Unnamed Journal Volume 3, Issue 1 - Page 27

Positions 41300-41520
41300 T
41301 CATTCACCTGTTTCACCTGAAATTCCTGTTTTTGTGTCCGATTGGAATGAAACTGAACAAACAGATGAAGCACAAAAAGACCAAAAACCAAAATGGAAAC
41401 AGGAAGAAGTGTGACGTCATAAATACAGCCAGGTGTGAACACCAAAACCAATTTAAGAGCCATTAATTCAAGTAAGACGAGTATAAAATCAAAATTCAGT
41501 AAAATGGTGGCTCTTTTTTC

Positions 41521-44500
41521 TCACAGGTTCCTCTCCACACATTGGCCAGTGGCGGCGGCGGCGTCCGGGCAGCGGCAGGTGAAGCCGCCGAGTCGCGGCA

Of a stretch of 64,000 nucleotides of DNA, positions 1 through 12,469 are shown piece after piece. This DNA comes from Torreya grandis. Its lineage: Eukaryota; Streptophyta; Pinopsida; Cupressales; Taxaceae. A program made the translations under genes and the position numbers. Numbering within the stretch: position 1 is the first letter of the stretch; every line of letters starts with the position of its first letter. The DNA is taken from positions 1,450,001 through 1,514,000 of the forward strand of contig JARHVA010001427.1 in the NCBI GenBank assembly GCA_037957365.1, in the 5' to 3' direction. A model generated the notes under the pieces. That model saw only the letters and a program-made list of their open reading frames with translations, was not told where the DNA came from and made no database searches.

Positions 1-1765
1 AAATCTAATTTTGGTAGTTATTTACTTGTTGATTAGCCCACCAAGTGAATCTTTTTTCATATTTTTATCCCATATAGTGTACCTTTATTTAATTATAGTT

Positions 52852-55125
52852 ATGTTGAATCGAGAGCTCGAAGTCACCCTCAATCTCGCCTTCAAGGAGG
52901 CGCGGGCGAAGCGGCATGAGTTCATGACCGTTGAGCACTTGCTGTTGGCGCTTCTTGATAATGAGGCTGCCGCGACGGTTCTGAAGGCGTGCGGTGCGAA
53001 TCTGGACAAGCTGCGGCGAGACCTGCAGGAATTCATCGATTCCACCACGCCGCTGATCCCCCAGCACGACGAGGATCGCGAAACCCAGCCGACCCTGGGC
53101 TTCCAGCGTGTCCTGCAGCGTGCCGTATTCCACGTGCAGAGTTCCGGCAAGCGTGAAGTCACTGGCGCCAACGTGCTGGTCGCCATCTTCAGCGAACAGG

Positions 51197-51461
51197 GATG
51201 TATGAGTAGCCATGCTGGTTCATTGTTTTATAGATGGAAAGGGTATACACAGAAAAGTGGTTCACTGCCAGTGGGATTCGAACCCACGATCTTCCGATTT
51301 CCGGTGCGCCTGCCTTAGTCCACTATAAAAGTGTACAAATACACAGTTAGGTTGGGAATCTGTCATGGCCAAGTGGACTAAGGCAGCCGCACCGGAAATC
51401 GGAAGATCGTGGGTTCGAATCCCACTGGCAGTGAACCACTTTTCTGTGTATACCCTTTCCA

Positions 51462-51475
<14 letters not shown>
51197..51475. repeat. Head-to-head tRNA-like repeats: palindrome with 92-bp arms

The Chamber of Pain by Fakey McFakeName W hen the Emperor’s Deathguard capture Gareth Gunhuld on the moon of Ridus IX, they brought him in shackled, in red steel handcuffs that had been treated with Ber Chrystal to prevent him from freeing himself using the Way. Gareth could feel them, buzzing in tiny hateful little pricks against his skin. He smirked at it. Escape was not something one simply improvised. One had to create a plan, an out, a distraction, and most of all, a transport out. These plans did not need to be perfectly organized — how could they be?— but they needed to be there. “Know your means beforehand” was a mantra of the Order. The Deathguard, two behind, one in front, one on either side, to make the shape of a death’s head when seen from above, escorted him down the shiny black corridor. He saw an infinity of dark reflections of himself on any side, which, he assumed, was part of the effect. He was unperturbed. Small elements of intimidation and psychological distress were ever part of the panoply of Stygius’ henchmen. But Gareth was not some stardust pirate or common brigand, to be intimidated by such. He was a newly sword full brother of the Sublime Order of the Star Bindu, the protectors of peace and order through many a star cluster. He knew where they were taking him. It had been a long time since any Bindu brothers had fallen into the grasps of Stygius’ Deathguard. The last time they had even tried, Prior Huraldi had killed thirty-two of them on Gevendra Prime. True, he had died, and the Order Outpost destroyed by Imperial Legionaires, but the DeathGuard was devastated. And Huraldi was not captured. But Gareth had been. Clever how the Deathguard had arranged a trap on Ridus for him. He wondered if the group of industrial saboteurs that contacted agents of the Bindu Council had been genuine or just provocateurs in the Empire’s pay. It hardly mattered. The Empire’s desperation in sending Fifty Deathguard to capture a new professant like Gareth showed how well the Council had taken to subversion in the years since Huraldi’s death. So many of the workers of the Empire had been reduced to penury by the Empire’s heavy taxation and reprisals. It was easy to believe that another cache of miners wanted to reach out to the only voice that stood against Stygius’ tyranny, the tyranny of Death Power. The shiny corridor gave way to lurid reds and black blacks on the floor. The hard dark walls opened up to translucent panels, outside of which the storms of a blasted desert landscape threw up hideous claws of sand and heat in twisted visions of anger. This meant that they had taken Gareth to Arkala Three, the headquarters of the Emperor’s Grand Vicar, Lord Avrankes. This, too, Gareth expected. No doubt the Emperor had ordered Avrankes himself to see to the interrogation of the prisoner. Gareth took pride in his situation. He would show these dogs of Death the strength of the Bindu. Lord Avrankes stood in the middle of the room, tall in the black cadet’s uniform with a stiff red cape draped behind him. His bald pate bore the scar of an iridium blade and his eyes glowed with a rusty blood-color. Gareth had heard of him by reputation throughout his novitiate. Avrankes had been a student of the Way, but not through any Bindu tradition; he had learned to draw upon the living Dao in one of the schismatic Ythan temples. Their reward had been for Avrankes to pledge his loyalty to Stygius and murder them all in